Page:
Grading is personal.
Our decisions around grading and assessment can make some of life’s greatest challenges easier to navigate for our students.
Poverty, Pressure, and Parents – How grading and assessment changes can make things better…or worse.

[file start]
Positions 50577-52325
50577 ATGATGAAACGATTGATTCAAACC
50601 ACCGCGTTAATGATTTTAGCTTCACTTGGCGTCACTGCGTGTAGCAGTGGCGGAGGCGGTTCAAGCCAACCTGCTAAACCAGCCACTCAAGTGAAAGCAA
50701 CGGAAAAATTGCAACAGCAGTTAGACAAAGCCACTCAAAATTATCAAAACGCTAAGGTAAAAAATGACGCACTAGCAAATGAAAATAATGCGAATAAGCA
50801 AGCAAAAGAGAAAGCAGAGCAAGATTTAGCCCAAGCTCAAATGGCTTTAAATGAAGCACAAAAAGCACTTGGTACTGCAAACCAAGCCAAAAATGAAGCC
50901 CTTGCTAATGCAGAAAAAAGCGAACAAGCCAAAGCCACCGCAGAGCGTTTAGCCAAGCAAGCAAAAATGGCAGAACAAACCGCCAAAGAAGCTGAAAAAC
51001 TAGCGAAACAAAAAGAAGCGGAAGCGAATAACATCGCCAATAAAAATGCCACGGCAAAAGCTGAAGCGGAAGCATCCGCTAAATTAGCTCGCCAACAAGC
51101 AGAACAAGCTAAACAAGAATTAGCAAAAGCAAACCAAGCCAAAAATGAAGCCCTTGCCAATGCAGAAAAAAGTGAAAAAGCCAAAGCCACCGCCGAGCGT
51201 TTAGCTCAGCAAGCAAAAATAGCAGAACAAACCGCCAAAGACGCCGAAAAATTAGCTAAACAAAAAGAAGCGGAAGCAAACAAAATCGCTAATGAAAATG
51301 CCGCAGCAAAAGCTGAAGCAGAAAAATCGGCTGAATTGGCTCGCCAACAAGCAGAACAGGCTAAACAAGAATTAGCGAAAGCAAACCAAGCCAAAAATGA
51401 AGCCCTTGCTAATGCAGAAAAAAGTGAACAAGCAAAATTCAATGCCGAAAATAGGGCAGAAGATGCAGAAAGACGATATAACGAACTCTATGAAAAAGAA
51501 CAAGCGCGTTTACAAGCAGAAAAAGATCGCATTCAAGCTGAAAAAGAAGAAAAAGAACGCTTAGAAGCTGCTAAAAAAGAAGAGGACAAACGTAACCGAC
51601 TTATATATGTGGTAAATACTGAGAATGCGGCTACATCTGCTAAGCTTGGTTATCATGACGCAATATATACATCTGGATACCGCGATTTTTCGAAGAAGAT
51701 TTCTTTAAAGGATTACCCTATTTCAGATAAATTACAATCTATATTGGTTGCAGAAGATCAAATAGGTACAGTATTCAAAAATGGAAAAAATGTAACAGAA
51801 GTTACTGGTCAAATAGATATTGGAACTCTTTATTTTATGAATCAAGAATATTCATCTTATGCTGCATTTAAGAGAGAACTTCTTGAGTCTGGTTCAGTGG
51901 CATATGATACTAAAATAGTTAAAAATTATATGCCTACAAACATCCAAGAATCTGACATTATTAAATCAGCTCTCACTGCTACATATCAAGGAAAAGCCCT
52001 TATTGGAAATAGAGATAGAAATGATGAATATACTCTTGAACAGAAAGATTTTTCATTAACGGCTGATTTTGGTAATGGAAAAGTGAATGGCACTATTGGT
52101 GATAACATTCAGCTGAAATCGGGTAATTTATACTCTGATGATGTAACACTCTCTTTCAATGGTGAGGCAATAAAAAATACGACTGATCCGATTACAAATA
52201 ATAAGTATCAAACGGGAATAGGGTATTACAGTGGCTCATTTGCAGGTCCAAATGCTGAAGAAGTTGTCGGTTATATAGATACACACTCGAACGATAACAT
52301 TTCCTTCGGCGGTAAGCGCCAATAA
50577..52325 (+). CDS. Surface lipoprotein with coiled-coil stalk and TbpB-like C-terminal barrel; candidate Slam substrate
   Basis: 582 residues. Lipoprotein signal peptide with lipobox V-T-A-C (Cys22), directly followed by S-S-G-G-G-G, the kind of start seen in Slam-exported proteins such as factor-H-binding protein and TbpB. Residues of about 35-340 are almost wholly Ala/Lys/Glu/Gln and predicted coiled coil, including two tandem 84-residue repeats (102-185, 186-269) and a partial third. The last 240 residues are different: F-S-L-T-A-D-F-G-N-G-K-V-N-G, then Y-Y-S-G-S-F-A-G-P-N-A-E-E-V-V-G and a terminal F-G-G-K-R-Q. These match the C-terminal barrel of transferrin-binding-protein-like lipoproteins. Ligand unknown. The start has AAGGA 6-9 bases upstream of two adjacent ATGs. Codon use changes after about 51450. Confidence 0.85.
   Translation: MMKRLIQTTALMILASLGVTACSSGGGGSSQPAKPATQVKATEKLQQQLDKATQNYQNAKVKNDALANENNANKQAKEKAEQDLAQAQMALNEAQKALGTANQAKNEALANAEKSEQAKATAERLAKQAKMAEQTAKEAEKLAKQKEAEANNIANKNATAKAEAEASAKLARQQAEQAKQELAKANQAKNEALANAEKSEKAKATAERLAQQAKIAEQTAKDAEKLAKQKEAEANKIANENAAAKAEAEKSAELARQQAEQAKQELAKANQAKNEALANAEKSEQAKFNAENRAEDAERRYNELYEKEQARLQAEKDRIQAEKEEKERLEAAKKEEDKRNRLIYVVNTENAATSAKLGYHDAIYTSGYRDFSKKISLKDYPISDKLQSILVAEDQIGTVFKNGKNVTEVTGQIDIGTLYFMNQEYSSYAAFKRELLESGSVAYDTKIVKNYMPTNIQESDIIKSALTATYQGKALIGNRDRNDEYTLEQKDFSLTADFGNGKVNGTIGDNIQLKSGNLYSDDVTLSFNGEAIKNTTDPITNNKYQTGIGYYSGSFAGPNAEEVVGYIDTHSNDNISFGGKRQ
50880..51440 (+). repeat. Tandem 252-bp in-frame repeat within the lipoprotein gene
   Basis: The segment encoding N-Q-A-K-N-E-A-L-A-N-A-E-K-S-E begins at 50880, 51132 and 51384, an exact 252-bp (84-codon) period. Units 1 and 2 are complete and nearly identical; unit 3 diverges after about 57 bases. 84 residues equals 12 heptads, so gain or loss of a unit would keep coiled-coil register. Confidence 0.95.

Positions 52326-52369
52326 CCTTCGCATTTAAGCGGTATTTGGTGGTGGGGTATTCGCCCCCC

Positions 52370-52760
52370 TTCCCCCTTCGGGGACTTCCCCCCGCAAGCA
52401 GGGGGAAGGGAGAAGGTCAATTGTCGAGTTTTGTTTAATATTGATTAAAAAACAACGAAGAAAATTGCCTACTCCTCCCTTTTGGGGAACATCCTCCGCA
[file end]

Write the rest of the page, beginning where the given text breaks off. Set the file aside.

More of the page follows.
Poverty is a reality in communities and classrooms across North America, and too often the policies and practices in the classroom further exacerbate the challenges faced by economically disadvantaged students. In an era when schools supply food when it is lacking at home, what do we do with homework policies when students do not have support at home? This is one of many questions that arise when we focus on how grading and assessment routines must be changed to improve the educational outlook for students who live in challenging situations. Actual accounts of teachers and students will be used to make the point that grading and assessment routines need to be part of the socio-economic disparity conversation. Many students overcome the hurdles imposed by poverty, and along the way a few changes to traditional grading and assessment structures can help.